Sunday, January 23, 2000

DTC makes a splash with Gardner and 'Pirates'

The Cincinnati Enquirer

        Downtown Theatre Classics plans to explode into its 2000-2001 season with the return of Worth Gardner. His one-of-a-kind look at The Pirates of Penzance will set the Gilbert and Sullivan classic during the London blitz and close the DTC season in spring 2001.

        From 1973 to 1991, Mr. Gardner led the musical theater program at the University of Cincinnati College-Conservatory of Music, co-founded Hot Summer Nights and became artistic director of Playhouse in the Park. He was known for risk-taking and innovative musical theater, for monumental hits and misses and for big backstage drama.

        His was the best-known name on the local theatrical scene for two decades, and Mr. Gardner's local fame continued well after his 1991 resignation from the Playhouse took him to New York and a free-lance directing career.

        “This exactly fits our mission of doing classics in new ways,” says recently named DTC producer Anton Shilov.

        The season will open May 19-29 with the revue Music in the Night developed by CCM alum Joseph Pokorski. It's a collection of showstoppers from Andrew Lloyd Webber, Stephen Sondheim and Richard Rodgers with both his lyricists, Oscar Hammerstein II and Lorenz Hart.

        The revue meets another of Mr. Shilov's priorities, to create a home for CCM grads, from years ago and fresh young faces on their way to New York. He firmly believes they will be “the next generation of theater history.”

        Production dates at the Aronoff's Jarson-Kaplan Theater are still to be settled, but DTC plans include the musical George M! for late summer directed by Greg Procaccino, Dracula directed by Mark Mocahbee for fall and A Lion in Winter, probably featuring Mr. Procaccino and Dale Hodges in winter 2001.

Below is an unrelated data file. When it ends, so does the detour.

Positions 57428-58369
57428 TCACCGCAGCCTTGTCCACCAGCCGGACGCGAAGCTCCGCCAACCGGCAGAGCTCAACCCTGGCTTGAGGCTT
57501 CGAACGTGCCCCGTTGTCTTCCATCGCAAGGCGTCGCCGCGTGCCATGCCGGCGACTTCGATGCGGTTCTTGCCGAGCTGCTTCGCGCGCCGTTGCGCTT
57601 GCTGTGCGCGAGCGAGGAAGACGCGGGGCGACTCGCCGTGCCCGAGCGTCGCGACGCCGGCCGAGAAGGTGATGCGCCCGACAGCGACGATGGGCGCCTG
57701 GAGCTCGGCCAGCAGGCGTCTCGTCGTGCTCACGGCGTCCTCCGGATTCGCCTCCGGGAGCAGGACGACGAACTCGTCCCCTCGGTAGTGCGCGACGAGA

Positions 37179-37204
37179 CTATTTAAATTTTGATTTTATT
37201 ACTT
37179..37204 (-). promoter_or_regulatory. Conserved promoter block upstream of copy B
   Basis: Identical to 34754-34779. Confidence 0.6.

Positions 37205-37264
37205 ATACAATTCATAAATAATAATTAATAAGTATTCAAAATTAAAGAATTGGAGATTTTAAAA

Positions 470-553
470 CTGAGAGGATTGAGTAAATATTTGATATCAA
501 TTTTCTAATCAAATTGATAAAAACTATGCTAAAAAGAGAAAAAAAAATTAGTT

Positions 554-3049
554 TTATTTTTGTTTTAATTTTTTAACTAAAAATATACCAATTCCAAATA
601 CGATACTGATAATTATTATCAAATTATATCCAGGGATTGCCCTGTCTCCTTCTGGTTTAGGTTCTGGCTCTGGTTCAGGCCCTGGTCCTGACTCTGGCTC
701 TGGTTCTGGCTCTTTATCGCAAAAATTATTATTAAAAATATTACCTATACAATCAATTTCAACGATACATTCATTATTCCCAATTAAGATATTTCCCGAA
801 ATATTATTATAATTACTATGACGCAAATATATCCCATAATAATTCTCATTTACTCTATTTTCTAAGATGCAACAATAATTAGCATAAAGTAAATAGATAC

Mr. Shilov recruited Mr. Gardner. All the other titles were brought to DTC as independent projects and all meet another DTC priority, to support the region's professional acting community. “We're committed to them,” Mr. Shilov says and promises “contracts for every actor” next season.

        The 2000-2001 budget is expected to rise from $500,000 to $750,000. Tickets will be in the $28-$30 range.


Confederate flag continues to divide
Shedding light but not heat on KKK rally
Dad holds Navy responsible after son dies
Site study sought for fast train
Roe-Wade anniversary marked by both sides
Dems' deliverance may be near
Flurries linger from Saturday storm
Ripley schools riding wave of success
Some news you can lose
DUI bill drawing mixed reaction
Ex-orphan wants state to apologize
Ludlow council under fire
Queen City's moments to shine reflected in book
Film exposes Mapplethorpe secrets
Showtime's Barrie film promotes free speech
ArtAbility lets kids show what they can do
Awards honor work of young volunteers
CCO finalist takes stand for fun
- DTC makes a splash with Gardner and 'Pirates'
Gardner local theater legend
Getting married? Be in our 'Love Story'
Maynard's wild about wildlife
Sundance height of indie mania
The play's their thing
Surgery repairs the body, changes the spirit
Our cuisine gets helping of accolades
Artist works in primary colors
Charter school allowed to reopen with improvements
Disabled thrive at preschool
Fact-finder's report status quo
Fairfield to discuss speeding
Hamilton Co. may hire CCY to give training
Popular UC professor dies
Safety programs, classes offered
School courtyard's paving bricks to raise funds
Students sit in at caucus
Union Twp. reviews projects